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The holidays make me fat. It’s either that, or just my survival instincts preparing for the cold by packing on some extra insulation. But you can’t argue that it’s just fun to be with friends, share a glass of wine, some chocolate, and a few laughs. I treasure the holiday traditions with my family and friends, and feel an even stronger bond with my old Army buddies.
This time of year is when you want to be close to those you love, but “Don’t Ask, Don’t Tell” can put a serious damper on that. My military family grew closer during the season, but this was when the strains of “Don’t Ask, Don’t Tell” were strongest too. Holiday parties were thrown by the Family Readiness Groups, and the spouses worked together to make it a true celebration. I never had a spouse or date that could help with the planning or decorations (they could’ve used some help in that department). Questions ensued: “Why was such a nice guy single?” or “Boy, do I have a lovely niece you should meet” – the usual.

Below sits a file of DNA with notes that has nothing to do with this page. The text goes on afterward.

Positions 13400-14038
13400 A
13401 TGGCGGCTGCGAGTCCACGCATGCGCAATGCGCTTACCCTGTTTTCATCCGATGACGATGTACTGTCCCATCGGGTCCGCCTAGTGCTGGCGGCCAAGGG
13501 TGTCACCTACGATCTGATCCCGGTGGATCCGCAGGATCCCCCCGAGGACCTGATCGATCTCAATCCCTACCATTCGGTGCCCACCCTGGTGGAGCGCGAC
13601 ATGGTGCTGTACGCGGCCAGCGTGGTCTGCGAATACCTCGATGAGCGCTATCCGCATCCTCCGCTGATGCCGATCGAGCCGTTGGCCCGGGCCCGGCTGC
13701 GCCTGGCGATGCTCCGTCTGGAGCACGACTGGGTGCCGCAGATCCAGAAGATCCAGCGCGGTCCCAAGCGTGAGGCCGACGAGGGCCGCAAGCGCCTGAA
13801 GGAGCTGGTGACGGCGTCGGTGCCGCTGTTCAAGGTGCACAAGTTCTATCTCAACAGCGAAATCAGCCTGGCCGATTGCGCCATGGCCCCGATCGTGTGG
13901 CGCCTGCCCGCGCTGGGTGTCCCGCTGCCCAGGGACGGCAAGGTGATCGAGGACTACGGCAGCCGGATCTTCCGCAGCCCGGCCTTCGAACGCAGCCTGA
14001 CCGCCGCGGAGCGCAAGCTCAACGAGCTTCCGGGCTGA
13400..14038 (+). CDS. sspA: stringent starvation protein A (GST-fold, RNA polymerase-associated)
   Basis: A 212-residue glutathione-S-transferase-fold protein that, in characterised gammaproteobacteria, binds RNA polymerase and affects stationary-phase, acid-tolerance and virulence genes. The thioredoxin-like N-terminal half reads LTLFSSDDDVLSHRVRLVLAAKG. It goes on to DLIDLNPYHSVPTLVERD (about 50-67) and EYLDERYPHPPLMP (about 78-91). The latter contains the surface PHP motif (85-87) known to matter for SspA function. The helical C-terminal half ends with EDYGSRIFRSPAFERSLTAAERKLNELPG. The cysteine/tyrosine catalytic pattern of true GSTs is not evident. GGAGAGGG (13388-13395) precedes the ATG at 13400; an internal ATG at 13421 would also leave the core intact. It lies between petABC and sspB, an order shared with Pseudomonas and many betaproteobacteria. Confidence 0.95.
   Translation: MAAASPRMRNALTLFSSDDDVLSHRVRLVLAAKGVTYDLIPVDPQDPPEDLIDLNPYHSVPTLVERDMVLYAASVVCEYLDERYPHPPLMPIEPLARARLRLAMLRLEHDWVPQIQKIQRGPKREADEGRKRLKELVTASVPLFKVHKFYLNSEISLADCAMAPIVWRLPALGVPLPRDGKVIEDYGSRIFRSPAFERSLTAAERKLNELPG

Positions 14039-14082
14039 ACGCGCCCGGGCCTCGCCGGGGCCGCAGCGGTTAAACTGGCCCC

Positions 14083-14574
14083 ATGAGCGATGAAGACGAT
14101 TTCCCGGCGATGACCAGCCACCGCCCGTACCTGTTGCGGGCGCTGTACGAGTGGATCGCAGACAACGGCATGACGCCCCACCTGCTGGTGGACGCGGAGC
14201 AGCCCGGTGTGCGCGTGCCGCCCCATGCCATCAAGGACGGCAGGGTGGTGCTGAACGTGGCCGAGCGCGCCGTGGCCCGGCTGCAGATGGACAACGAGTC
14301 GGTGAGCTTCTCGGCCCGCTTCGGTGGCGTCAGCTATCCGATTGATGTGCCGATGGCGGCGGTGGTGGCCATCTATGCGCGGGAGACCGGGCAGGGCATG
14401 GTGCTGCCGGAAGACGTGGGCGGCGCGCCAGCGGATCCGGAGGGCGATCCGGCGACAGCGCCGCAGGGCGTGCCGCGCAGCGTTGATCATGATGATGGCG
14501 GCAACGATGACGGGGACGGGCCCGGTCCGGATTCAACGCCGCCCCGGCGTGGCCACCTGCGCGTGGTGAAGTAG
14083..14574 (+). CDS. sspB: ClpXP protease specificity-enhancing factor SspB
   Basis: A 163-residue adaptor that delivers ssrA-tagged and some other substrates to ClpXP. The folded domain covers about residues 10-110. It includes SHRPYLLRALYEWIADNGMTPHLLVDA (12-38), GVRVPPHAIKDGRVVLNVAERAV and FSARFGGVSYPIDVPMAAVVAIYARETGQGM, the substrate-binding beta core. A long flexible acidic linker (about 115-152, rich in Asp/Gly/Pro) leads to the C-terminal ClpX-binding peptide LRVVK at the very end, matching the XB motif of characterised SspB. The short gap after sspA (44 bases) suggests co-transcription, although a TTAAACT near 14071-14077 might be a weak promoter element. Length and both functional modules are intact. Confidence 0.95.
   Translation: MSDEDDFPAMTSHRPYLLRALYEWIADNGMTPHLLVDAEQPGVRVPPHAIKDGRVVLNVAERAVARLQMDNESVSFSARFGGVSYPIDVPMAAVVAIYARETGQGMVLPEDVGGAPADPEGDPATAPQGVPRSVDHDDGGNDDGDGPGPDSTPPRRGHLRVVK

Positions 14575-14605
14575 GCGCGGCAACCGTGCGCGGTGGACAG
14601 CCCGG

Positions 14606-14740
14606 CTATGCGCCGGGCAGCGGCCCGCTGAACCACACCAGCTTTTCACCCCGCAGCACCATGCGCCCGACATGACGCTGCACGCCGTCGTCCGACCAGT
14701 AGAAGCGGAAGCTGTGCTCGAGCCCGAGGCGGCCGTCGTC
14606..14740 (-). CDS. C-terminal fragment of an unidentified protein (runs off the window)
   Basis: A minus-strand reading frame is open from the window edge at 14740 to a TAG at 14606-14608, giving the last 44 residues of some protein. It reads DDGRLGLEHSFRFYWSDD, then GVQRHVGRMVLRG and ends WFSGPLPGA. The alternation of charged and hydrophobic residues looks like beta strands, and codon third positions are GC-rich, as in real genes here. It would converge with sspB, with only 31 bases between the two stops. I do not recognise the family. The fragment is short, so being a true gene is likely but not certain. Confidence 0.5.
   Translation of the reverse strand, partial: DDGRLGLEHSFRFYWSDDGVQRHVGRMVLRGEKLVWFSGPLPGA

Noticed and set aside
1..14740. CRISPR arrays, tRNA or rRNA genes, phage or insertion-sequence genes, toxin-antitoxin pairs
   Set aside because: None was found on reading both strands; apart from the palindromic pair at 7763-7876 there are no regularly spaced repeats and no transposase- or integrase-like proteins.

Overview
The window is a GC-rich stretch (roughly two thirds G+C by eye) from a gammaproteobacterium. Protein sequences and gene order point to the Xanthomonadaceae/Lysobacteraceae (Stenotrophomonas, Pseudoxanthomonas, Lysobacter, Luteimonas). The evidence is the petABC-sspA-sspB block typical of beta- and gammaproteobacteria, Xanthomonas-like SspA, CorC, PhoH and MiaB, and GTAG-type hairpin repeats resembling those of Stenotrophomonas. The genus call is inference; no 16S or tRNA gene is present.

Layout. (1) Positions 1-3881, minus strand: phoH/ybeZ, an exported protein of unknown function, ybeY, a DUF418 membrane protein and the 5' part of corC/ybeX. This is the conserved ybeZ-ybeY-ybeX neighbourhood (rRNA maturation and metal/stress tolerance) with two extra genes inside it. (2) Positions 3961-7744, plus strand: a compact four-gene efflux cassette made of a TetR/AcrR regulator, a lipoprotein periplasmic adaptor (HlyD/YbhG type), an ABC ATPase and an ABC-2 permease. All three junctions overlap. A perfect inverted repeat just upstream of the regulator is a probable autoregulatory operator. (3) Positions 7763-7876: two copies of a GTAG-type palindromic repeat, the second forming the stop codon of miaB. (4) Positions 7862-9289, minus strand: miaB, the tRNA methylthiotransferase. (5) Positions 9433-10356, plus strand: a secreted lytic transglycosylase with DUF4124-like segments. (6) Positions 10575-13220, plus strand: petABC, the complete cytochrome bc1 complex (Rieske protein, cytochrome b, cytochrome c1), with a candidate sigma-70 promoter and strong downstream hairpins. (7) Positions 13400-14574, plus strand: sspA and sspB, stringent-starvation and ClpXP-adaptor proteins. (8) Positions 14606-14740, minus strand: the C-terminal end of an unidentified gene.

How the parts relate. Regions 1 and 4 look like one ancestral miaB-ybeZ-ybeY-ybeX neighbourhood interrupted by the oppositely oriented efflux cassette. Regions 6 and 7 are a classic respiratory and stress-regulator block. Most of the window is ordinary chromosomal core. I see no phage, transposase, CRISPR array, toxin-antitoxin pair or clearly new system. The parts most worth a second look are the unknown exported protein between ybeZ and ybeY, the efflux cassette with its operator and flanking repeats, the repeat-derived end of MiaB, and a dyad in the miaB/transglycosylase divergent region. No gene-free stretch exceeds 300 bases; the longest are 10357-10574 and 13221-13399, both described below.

I’m currently employed at a VA Medical Center working with OEF/OIF veterans, and I think I have rediscovered that patriotic spirit that drove me as a paratrooper in the 82nd Airborne Division. I’m reminded daily of the costs for our fellow Americans’ freedom, and especially of the sacrifices of our service members forced to serve in silence during these holidays and every day of the year.
There are days that my storied discharge creeps into my heart and mind, revisiting that embarrassment of being fired from a job. The reach of “Don’t Ask, Don’t Tell” doesn’t stop at discharge. It’s a shadow that will continue to follow our veterans until repeal is achieved.
For those in silence, know that there are many of us lifting you up, and celebrating your contribution to our lives each day in the defense of freedom.